Patients with a mutation in the gene encoding the enzyme glucokinase demonstrated a low prevalence for microvascular and macrovascular complications, research suggests.
It has been established within the literature that patients with GCK mutations have mild fasting hyperglycemia from birth, leading to elevated HbA1c levels imitating recommended levels for those with diabetes.
In a cross-sectional study design, Anna M. Steele, PhD, of the National Institute for Health Research at Exeter Clinical Research Facility in the United Kingdom, and colleagues measured the prevalence and severity of nephropathy, retinopathy, peripheral neuropathy, peripheral vascular disease and cardiovascular disease in 99 GCK mutation carriers (median age, 48.6 years), 91 familial controls (median age, 52.2 years) and 83 patients with young-onset type 2 diabetes, diagnosed at age 45 years or younger.
Differences in data
Data indicate the median HbA1c was 6.9% in patients with the GCK mutation, 5.8% in controls and 7.8% in patients with young-onset type 2 diabetes. Those with GCK demonstrated a low prevalence of significant microvascular complications (1%; 95% CI, 0-5), with no difference in the control group (2%; 95% CI, 0.3-8), but lower than patients with young-onset type 2 diabetes (36%; 95% CI, 25-47), researchers wrote.
Retinopathy was observed in 30% of patients with the GCK mutation (95% CI, 21-41) compared with 14% of familial controls (95% CI, 7-23) and 63% of patients with young-onset type 2 diabetes (95% CI, 51-73), according to data. However, patients with the GCK mutation and those in the control group did not require laser therapy for retinopathy, whereas 28% of patients with young-onset type 2 diabetes required laser therapy (P<.001), researchers wrote.
Moreover, proteinuria was not evident among patients with the GCK mutation and the control group, and microalbuminuria was rare among GCK mutation carriers (1%; 95% CI, 0.2-6) and the control group (2%; 95% CI, 0.2-8). However, patients with young-onset type 2 diabetes displayed proteinuria (10%; 95% CI, 4-19) and microalbuminuria (21%; 95% CI, 13-32), according to data.
Neuropathy was another rare finding among patients with the GCK mutation (2%; 95% CI, 0.3-8) and the control group (0%; 95% CI, 0-4), whereas 29% of those with young-onset type 2 diabetes demonstrated the condition (P<.001), researchers wrote.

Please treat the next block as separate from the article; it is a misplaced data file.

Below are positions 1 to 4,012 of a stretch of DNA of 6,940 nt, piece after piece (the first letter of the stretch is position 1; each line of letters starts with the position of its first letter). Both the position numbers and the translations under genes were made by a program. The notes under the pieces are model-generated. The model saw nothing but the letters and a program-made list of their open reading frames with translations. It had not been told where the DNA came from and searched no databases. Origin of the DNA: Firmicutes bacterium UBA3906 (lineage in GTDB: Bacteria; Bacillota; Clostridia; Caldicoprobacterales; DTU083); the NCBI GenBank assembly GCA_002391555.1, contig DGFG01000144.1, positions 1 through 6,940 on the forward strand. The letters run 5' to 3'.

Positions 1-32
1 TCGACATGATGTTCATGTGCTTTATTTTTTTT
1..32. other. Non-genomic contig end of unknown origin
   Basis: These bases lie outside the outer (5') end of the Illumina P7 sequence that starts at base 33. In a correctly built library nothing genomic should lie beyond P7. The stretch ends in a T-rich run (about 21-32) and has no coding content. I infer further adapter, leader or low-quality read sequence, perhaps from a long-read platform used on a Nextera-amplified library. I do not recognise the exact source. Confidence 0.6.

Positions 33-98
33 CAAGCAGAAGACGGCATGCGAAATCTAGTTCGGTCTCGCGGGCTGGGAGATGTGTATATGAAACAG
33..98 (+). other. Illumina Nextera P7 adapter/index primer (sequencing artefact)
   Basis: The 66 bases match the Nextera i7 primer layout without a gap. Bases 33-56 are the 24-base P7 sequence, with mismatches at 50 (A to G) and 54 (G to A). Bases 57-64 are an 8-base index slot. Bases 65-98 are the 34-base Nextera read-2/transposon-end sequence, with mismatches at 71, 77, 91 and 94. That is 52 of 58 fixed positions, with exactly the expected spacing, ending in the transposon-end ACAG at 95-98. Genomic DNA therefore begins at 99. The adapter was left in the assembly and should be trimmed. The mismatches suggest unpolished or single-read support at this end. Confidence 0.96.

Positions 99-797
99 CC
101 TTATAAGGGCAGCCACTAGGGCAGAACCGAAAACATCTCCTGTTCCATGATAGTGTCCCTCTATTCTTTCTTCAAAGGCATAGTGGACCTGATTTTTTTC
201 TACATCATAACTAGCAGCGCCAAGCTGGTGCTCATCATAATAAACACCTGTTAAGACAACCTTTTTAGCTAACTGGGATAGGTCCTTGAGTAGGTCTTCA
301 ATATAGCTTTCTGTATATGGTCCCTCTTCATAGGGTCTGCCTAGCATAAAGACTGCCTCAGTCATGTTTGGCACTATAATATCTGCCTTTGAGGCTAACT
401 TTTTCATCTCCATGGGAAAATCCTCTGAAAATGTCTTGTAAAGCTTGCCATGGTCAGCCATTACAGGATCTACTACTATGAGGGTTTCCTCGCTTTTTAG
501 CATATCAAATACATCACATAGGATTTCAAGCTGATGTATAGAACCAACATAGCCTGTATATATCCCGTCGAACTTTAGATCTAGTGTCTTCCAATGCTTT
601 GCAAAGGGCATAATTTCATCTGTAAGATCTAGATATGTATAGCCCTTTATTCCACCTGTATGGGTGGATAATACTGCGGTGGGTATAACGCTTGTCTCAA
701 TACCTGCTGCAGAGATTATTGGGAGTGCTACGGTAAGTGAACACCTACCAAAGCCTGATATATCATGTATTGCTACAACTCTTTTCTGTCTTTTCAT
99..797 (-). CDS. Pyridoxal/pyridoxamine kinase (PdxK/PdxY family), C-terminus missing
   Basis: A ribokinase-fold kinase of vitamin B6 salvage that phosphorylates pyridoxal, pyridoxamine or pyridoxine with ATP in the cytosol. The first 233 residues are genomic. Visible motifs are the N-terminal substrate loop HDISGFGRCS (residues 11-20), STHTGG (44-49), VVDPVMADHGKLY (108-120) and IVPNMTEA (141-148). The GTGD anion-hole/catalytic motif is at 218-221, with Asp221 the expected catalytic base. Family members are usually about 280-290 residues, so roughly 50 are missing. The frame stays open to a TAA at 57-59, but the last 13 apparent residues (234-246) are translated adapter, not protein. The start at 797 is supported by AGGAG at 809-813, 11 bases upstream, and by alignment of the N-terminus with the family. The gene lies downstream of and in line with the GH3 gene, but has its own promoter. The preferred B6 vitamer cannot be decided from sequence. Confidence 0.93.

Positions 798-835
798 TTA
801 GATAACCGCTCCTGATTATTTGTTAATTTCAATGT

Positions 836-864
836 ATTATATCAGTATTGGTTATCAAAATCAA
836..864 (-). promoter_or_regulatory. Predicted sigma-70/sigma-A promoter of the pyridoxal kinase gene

Overall, data indicate that patients with the GCK mutation had a lower prevalence of significant macrovascular complications (4%; 95% CI, 1-10), which was not significantly different from the control group (11%; 95% CI, 5-19). This prevalence was lower than in patients with young-onset type 2 diabetes (30%; 95% CI, 21-41), according to data.
The ‘glucose hypothesis’
In an accompanying editorial, Jose C. Florez, MD, PhD, of the diabetes unit at the Center for Human Genetic Research at Massachusetts General Hospital, wrote the data reported by Steele and colleagues contributes to the ongoing debate of glycemic targets within the diabetes population.
“By comparing GCK mutation carriers with unaffected relatives, it is as if the investigators had collaborated with nature to perform a randomized clinical trial of mild hyperglycemia, with randomization occurring at the time of allele assortment in meiosis,” Florez wrote.
Still, Florez said the study sheds light on the complications associated with isolated hyperglycemia, and he is supportive of current treatment goals.
For more information:
Florez JC. JAMA. 2014; 311:249-251.
Steele AM. JAMA. 2014;311:279-286.
Disclosure: Florez has consulted for Eli Lilly, Novartis and Pfizer. All other researchers report no relevant financial disclosures.